Laurie's larger point is interesting, beyond the particulars of the Sarah Chang debate. For the 99% of Violinist.com users who are not and will probably never be under major management, it falls upon you to take responsibility for internet persona, and to use the internet in a way that will advance your career (rather than confuse or waylay it.) It is surprising, the number of artists, performing and otherwise, who have almost no internet presence, or for whom a simple Google search will reveal only unflattering reviews from the late-90's-- or worse, cranky message board posts aimed at powerful figures in the music world.
Even if you don't enjoy being online (probably not an issue with readers of this forum), you should take it upon yourself to create an internet presence that shows you and your work in a favorable light and provides reliable contact information so that prospective presenters/employers/students/ etc., can get in touch with you. If you don't believe you are being Googled, you are wrong. You should put some effort into controlling what shows up in a simple Google search of your name + violin (or whatever it is you do). Sure, it can be expensive, time-consuming, and/or difficult to build a website that will show up on search engines. If you don't know how to do that or don't want to put effort into a confounding process, then you would be wise to take advantage of the free services. One thing about Violinist.com-- it shows up reliably in the search engines. If you are present on Violinist.com, then you do have an internet presence.
Of course there are other ways to create a neutral to flattering web presence. Start a Tumblr, and InstantEncore page, or use one of the many, many free blog services. The point is to take command of how you and your work shows up online. The further away you are from megastardom, the more control you have. As for Facebook, you or your representative can create a fan page, and you can also have a private account. For the latter, you can control your privacy settings (if you are vigilant because privacy is a fluid concept on Facebook). But even a minimalist Facebook account is useful because potential contacts can message you from their own accounts, even if they cannot see your page (as long as you allow yourself to be searchable, in your FB privacy settings.)
Sorry about the font above. I tried to fix it but can't get the page to re-load.
Dion, it's pretty obvious, Andrew is saying he'd be showing solidarity with the musicians. No personal slights, I don't like "the cap fits" that sounds like bigotry.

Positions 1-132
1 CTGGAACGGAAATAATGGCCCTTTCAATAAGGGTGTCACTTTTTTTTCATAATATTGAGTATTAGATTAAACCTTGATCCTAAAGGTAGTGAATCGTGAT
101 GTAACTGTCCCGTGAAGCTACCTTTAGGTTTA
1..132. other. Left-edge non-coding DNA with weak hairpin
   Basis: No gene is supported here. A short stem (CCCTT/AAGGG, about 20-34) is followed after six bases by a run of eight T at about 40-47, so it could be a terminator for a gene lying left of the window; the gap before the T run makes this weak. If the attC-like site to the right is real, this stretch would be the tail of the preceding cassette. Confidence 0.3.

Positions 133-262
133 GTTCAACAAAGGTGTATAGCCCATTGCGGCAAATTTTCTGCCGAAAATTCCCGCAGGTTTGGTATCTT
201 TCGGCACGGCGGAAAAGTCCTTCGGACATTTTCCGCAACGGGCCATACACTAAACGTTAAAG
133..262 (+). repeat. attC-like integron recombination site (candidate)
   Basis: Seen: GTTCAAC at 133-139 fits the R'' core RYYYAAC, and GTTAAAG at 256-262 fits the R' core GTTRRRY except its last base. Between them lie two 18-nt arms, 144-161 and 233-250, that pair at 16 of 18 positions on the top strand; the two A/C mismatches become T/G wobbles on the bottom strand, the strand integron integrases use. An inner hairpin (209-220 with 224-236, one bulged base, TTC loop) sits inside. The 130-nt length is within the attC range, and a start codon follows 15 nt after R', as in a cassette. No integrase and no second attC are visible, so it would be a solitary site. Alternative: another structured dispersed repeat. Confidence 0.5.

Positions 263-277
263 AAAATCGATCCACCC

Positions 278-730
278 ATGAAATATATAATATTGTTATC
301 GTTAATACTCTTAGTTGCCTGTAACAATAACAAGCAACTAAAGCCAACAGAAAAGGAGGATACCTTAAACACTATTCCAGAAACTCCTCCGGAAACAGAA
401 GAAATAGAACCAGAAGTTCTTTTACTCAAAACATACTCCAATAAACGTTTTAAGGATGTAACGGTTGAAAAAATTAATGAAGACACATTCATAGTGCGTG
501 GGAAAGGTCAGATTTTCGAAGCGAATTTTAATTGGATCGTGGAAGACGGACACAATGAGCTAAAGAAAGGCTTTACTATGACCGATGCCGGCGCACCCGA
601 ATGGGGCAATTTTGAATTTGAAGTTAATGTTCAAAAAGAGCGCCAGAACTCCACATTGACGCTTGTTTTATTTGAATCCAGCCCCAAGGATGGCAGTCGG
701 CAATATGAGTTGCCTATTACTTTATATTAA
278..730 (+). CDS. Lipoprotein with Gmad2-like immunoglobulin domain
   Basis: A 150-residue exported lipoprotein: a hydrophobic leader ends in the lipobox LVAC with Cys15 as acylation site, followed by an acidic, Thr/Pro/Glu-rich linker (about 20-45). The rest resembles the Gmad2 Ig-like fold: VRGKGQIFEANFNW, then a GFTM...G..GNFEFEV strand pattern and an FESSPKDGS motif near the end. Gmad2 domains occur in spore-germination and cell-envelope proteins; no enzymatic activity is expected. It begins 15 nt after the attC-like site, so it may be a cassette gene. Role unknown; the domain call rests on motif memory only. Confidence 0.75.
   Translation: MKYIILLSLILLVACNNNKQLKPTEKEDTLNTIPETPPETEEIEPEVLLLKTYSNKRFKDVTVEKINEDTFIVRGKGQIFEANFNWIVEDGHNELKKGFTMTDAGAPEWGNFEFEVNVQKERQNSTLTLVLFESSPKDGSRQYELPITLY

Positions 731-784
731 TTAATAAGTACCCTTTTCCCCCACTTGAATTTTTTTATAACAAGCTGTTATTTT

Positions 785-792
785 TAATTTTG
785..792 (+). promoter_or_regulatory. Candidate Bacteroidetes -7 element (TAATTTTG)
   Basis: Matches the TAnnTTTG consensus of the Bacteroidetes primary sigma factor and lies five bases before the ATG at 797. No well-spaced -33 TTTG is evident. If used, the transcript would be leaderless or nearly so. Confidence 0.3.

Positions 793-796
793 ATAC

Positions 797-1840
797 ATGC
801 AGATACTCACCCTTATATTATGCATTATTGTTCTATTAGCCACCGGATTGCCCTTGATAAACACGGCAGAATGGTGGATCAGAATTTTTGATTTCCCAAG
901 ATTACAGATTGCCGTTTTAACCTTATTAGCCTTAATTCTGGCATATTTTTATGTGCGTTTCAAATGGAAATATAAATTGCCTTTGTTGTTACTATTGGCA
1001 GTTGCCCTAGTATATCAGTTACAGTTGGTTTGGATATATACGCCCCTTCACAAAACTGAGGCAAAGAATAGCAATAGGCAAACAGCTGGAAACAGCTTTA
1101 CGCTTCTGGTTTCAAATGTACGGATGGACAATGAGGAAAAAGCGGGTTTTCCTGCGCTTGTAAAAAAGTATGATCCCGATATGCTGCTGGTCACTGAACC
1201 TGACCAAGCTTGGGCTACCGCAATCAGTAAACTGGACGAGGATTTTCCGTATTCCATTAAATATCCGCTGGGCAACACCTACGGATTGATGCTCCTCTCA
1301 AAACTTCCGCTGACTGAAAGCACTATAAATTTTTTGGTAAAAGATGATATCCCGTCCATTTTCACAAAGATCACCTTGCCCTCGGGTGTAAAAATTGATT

Emily - Thank you for being a voice of reason.
Andrew - Thank you.
Laurie I would like Andrew to spell it out for himself. It would be interesting to know when one soloist was willing to picket against another soloist. Has it ever happened?
Andrew, I applaud your bravery in taking a firm position on this while you are on the threshold of a career.
It is a bold thing to do in this age of the internet.
A few years ago there was a regular here who was clearly a virtuoso and a laureate of important contests who likewise was trying to launch a career. He very boldly and forcefully condemned one of his former teachers for a variety of personal and professional faults as he alleged them.
It seems to have caused him some grief. The owners of this site were approached by lawyers for the former teacher (documented on the internet) and (though I wouldn't say it was responsive to the lawyers approaches) in due time young virtuoso left this site altogether. In fact he seems to have only a minor web presence at all.
I think that it was gracious of Laurie to remove the evidence of his youthful "enthusiasms". Frankly I thought he performed a valuable service for young students considering his alma mater in offering an opinion of the capabilities and character of his teacher. Perhaps he should have done it on ratemyprofessor.com where it would likely have been seen in a different light.
Thank you, Laurie, for elucidating my stance on the strike. :)
Corwin - I'm not thinking of being "brave" on my end - I just want to stick up for what I believe is right. It is important for the DSO musicians to have support from their colleagues nationwide. Soloists aren't picketing against soloists, as was mentioned above - but rather, picketing the management. Anyone who has worked from the age of 5 honing their craft for hours a day and winning a rigorous auditions would be upset at a 33% pay cut - and that is only scratching the surface of what the management was proposing. Also, Corwin, regarding your comments on careers and violinists stating opinions - as long as they are done respectfully and with good intentions, we can have a reasonable discussion forum, no? I hope more of my colleagues would chime in on issues in the music workforce. Personally, I think it's brave of Laurie to run a website dedicated to discussing violin news.
Bravery all around. Sarah Chang has a big name and probably can tell her management company a thing or two when it is appropriate but management companies call a lot of shots and sometimes one has got to respect that relationship. Who of us know what went on between her and them?
A 33% cut is still better than a 100% cut in my book, and that is what is facing the DSO now.
Corwin, discussions on the early database are gone because we have changed our publishing system several times. People can erase their own postings at this point. I don't do that for anyone. And by the way your earlier posts as An Amateur were pretty over-the-top.
Reputation is one’s property. Some would say it is the most important property a public figure or a celebrity owns. So if you are famous but don’t have time to check the internet, your manager should look into this to make sure things don’t get out of control. Isn’t this commonsense?
I remember when I was a new immigrant starting my undergraduate study, one of the very first things I learned was that strikes in university are not uncommon and whether or not you are party to the disputes, you are still making a strong statement if you decide to cross a picket line. You may have the strongest reason to cross the line, there will be consequences and you’d be foolish not to think it through beforehand. You don't have to be in a group to suppot or undermine a group's cause. I find it’s hard to believe anyone grew up in North America doesn’t know this.